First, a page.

Hefty Reserves, Budget Surplus and Low Debt: Russia Says It Will Beat Western Sanctions

Possible western sanctions against Russian banks will lead to a spike in market volatility but Russia will be able to withstand restrictions thanks to abundant reserves, Finance Minister Anton Siluanov said on Wednesday.

U.S. and European officials are finalising an extensive package of penalties should Russia invade Ukraine. Moscow has repeatedly denied it has such a plan.

Enough Forex Liquidity and Gold Reserves

Such sanctions could target major Russian banks and its energy sector but will not include banning Russia from the SWIFT financial system, according to U.S. and European officials.

Russian Rouble
Russian Rouble Pixabay

Siluanov said sanctions against Russian banks would be "unpleasant" but the state will make sure that all deposits with banks, all transactions, including in foreign currencies, are secured.

"Thank god we have enough forex liquidity and enough forex reserves," Siluanov told reporters.

"They say we have a financial shield in the form of gold and forex reserves, budget surplus and [budget] rule, low debt."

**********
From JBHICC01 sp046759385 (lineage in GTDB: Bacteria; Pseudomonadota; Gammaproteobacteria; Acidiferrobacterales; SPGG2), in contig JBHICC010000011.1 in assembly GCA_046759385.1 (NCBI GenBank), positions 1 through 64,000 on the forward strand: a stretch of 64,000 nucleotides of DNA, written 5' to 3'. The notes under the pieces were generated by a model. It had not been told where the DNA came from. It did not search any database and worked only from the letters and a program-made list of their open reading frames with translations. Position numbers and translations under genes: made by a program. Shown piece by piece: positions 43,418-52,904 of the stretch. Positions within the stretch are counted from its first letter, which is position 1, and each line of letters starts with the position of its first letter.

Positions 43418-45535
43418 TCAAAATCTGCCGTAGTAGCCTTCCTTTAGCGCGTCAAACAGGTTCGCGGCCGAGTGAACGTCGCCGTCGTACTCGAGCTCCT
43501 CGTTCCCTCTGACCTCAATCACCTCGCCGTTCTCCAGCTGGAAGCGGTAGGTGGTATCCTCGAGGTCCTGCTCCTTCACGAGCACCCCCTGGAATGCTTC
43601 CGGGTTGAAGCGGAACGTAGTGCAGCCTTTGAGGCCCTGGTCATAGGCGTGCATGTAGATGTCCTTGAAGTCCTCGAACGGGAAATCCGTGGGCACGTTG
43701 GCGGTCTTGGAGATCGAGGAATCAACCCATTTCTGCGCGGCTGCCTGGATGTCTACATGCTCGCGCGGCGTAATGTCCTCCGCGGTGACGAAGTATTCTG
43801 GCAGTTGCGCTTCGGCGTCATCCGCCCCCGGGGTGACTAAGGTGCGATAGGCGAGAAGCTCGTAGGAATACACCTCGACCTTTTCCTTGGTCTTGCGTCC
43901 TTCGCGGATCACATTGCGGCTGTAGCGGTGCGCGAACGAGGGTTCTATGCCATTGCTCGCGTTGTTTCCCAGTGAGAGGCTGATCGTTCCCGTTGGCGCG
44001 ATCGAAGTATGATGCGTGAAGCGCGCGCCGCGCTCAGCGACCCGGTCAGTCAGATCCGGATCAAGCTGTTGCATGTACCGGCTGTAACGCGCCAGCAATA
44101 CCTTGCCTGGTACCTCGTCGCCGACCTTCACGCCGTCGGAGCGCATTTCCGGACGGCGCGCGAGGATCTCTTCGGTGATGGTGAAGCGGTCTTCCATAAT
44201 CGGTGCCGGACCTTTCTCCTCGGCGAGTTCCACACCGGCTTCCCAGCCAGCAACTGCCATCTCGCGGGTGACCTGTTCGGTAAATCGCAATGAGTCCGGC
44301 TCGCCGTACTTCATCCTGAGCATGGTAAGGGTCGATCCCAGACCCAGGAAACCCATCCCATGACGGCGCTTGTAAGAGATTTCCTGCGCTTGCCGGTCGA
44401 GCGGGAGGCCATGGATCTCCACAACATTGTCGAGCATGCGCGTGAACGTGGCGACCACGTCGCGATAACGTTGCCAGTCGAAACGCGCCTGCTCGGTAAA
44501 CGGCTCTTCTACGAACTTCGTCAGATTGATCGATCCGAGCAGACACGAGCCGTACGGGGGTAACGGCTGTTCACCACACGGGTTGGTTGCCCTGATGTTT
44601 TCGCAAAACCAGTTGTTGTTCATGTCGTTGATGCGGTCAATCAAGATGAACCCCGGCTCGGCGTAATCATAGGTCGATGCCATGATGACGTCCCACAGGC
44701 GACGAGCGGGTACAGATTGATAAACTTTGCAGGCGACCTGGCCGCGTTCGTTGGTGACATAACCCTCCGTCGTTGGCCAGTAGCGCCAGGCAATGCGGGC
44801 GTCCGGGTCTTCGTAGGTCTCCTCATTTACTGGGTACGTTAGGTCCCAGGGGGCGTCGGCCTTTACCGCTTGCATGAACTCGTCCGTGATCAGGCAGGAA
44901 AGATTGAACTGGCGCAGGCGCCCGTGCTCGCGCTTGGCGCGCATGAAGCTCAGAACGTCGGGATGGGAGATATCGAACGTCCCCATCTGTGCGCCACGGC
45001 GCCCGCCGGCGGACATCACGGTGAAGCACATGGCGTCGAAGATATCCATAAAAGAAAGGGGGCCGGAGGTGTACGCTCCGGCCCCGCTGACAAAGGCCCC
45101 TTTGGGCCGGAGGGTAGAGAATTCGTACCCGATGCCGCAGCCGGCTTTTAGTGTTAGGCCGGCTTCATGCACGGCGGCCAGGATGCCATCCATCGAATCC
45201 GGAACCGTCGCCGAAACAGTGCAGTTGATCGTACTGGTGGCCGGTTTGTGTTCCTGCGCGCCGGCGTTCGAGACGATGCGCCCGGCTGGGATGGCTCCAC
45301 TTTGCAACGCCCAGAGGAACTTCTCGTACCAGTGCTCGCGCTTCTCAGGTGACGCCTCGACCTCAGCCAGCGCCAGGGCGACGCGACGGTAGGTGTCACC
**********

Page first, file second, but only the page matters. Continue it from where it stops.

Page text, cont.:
If new sanctions target Russian energy companies, Russia would be ready to re-route its supplies to other markets, Siluanov said.

Alternative Means

Russia has been living under financial and economic sanctions since 2014 when the West attempted to punish it for annexing Crimea and for its role in the military conflict in Ukraine.

Restrictions prompted banks and companies to reduce dependence on global debt markets, while Russia focused on replenishing reserves and developing its own financial systems as alternative to SWIFT or Visa and MasterCard.

Vladimir Putin

Siluanov said Russia will be able to switch to other financial systems if it is cut off from SWIFT.

"We expect the country's financial system to continue to focus inwards as part of the "Fortress Russia" strategy and advance digital and fintech sovereignty," the Institute of International Finance.

Siluanov said possible restrictions on buying of Russian debt would be "unpleasant but not fatal" for Russia, which had nearly $635 billion in gold and forex reserves as of early February.

The minister said Russia had no plans to revise its 2022 borrowing plan worth 3.3 trillion roubles ($44 billion), preferring to raise funds via OFZ bonds with fixed coupons, while also offering bonds with floating-rate coupons.

Once the current situation calms down, Russia will consider testing foreign demand for Russian Eurobonds, Siluanov said.